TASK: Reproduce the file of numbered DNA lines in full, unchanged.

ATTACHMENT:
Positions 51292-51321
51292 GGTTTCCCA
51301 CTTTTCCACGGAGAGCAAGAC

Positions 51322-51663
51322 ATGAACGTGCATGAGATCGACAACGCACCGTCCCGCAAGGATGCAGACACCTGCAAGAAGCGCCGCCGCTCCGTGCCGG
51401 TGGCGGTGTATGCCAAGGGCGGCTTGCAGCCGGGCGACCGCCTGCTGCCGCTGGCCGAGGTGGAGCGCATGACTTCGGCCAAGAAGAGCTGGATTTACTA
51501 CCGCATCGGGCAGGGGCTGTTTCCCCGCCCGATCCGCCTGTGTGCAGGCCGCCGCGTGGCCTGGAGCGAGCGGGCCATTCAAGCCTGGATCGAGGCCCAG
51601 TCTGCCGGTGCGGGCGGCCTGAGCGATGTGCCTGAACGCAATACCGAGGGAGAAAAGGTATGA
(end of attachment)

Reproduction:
Positions 51292-51321
51292 GGTTTCCCA
51301 CTTTTCCACGGAGAGCAAGAC

Positions 51322-51663
51322 ATGAACGTGCATGAGATCGACAACGCACCGTCCCGCAAGGATGCAGACACCTGCAAGAAGCGCCGCCGCTCCGTGCCGG
51401 TGGCGGTGTATGCCAAGGGCGGCTTGCAGCCGGGCGACCGCCTGCTGCCGCTGGCCGAGGTGGAGCGCATGACTTCGGCCAAGAAGAGCTGGATTTACTA
51501 CCGCATCGGGCAGGGGCTGTTTCCCCGCCCGATCCGCCTGTGTGCAGGCCGCCGCGTGGCCTGGAGCGAGCGGGCCATTCAAGCCTGGATCGAGGCCCAG
51601 TCTGCCGGTGCGGGCGGCCTGAGCGATGTGCCTGAACGCAATACCGAGGGAGAAAAGGTATGA